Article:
Aspen Institute Central Europe: the eighth #UkrainianDialogue on how to defeat the last empire

Aspen Institute Kyiv held the eighth #UkrainianDialogue international discussion together with its partner Aspen Institute Central Europe. The session was moderated by Ivan Hodac, Founder and Chairman of the Supervisory Board of Aspen Institute Central Europe. Yuliya Tychkivska, Executive Director of Aspen Institute Kyiv, and Pavel Rehak, President of Aspen Institute Central Europe, made an introductory speech at the beginning of the event.  The main objective of the #UkrainianDialogue project is to create a dialogue platform between Ukrainian leaders and international representatives for sharing the truthful information about the Russian-Ukrainian war, and discussing the ways how to support Ukraine for the victory.

Natalie Jaresko: “We need to keep re-upping our personal involvement”

Natalie Jaresko is a Chairperson of the Aspen Institute Kyiv Supervisory Board and the Minister of Finance of Ukraine from 2014 to 2016. Natalie is convinced, that the Russian war in Ukraine is an existential risk for the democratic world, and now everybody is facing a choice:

We either win this war and prevail in Ukraine and give Ukraine what it needs to win the war. Or we face a future where autocracy beats democracy, or nuclear proliferation becomes common and  nuclear bullies get to dictate the terms of peace.

Natalie underlined, that in democratic world people themselves have to make choices and to demand from their elected representatives and companies to act how they expect them to act:

We need to keep re-upping our personal involvement. And from my perspective it comes from multiple pieces. First, we need to continue to urge our elected officials to provide more military support to Ukraine, more financial support, and they have to do it urgently. Second, we need to pay attention to what the business community is doing in Russia. And we should do everything to isolate the Russian economy. And when we see a company which continues to do business in Russia, we need to boycott their products and services. We as consumers, as investors, as shareholders need to say that that is not what we expected.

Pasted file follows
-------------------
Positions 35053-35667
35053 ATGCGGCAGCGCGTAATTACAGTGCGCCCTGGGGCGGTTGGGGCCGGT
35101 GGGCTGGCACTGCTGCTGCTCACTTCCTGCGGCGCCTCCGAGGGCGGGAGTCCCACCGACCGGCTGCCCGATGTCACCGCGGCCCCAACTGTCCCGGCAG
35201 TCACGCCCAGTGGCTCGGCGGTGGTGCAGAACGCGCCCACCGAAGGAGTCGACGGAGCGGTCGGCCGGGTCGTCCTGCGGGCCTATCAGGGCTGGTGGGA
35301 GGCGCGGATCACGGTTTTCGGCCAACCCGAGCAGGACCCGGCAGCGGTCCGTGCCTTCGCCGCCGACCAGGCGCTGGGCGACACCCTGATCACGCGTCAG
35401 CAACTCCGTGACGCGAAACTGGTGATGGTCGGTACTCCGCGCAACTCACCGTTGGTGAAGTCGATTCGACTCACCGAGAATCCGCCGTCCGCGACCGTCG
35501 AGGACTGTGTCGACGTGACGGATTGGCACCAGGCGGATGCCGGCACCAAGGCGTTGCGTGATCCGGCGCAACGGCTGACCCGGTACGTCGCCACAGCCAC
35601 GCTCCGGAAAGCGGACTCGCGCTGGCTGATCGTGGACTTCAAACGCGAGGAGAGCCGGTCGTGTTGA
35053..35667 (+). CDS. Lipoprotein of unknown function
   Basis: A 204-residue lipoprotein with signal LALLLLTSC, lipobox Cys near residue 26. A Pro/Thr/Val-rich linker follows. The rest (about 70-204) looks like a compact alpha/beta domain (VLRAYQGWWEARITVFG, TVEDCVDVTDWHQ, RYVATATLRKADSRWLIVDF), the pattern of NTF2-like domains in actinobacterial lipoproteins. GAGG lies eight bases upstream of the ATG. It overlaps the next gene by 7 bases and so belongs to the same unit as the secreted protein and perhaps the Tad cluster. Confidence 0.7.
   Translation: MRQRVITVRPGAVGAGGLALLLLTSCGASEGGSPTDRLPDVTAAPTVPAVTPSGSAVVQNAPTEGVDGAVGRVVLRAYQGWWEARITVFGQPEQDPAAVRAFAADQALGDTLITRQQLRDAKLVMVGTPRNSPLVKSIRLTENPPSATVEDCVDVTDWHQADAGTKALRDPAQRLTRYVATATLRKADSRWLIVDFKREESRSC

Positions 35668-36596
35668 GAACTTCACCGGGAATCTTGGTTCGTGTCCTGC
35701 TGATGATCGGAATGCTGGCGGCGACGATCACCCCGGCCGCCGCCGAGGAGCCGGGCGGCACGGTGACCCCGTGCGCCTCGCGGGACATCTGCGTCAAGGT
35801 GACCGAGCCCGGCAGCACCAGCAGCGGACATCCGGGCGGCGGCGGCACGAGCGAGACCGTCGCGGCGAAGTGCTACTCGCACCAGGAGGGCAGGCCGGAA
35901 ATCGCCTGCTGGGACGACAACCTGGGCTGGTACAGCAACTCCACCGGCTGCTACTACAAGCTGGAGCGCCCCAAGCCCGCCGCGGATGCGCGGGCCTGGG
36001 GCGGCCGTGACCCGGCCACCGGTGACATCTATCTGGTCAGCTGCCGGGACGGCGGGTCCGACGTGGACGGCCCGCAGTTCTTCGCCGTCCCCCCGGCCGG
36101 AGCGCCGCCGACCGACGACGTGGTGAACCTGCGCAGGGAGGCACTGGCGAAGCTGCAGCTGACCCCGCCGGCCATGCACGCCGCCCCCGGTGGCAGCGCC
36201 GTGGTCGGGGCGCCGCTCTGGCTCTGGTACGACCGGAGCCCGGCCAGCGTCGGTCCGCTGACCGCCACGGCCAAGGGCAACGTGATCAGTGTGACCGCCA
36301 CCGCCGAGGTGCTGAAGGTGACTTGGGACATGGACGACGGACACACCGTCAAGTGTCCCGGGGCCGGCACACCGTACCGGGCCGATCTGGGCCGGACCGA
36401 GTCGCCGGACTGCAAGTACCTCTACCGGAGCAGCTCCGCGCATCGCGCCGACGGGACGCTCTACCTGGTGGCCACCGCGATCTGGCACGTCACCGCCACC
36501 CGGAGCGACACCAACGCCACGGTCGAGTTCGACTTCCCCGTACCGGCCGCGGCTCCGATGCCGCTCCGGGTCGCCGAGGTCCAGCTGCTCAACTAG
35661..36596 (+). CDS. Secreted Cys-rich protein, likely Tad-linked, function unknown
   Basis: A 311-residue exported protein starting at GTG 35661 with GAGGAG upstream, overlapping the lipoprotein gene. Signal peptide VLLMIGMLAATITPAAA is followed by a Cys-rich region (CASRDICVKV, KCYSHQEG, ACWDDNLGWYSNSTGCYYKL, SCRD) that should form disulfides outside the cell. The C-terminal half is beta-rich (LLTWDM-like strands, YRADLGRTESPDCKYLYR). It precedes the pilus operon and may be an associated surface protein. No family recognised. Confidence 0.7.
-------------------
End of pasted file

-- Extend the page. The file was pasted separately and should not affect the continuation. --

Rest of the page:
Ivanna Klympush-Tsintsadze: “Russia, the way it is, needs to be destroyed. Not necessarily physically, but economically” 

Ivanna Klympush-Tsintsadze is a Chair of the Parliamentary Committee on Ukraine’s Integration into the European Union. She was the Deputy Prime Minister of Ukraine for European and Euro-Atlantic Integration (2016 — 2019). Ivanna says that it’s important to understand that Putin and Russia have announced the war not exclusively to Ukraine. This war is against the common West and those values we are defending. 

Also she stressed that whatever Russian territory is called either Tsarist Russia, or USSR, or Russian Federation it always produces despotism, dictatorship, and is always trying to fight and conquer in the wars.

— We have to understand that the policy of appeasement, the policy of making more trade with the Russian Federation after the end of the cold war, believing that this more trade will change the Russian Federation, was a serious mistake. And now it is important to understand that Carthago needs to be destroyed. Russia, the way it is, needs to be destroyed. Not necessarily physically, but economically. In particular, that “gas station” has to be left without resources in order not to try to repeat the war again. Not necessarily against Ukraine, but against other countries of Central Europe, Central Asia and so on.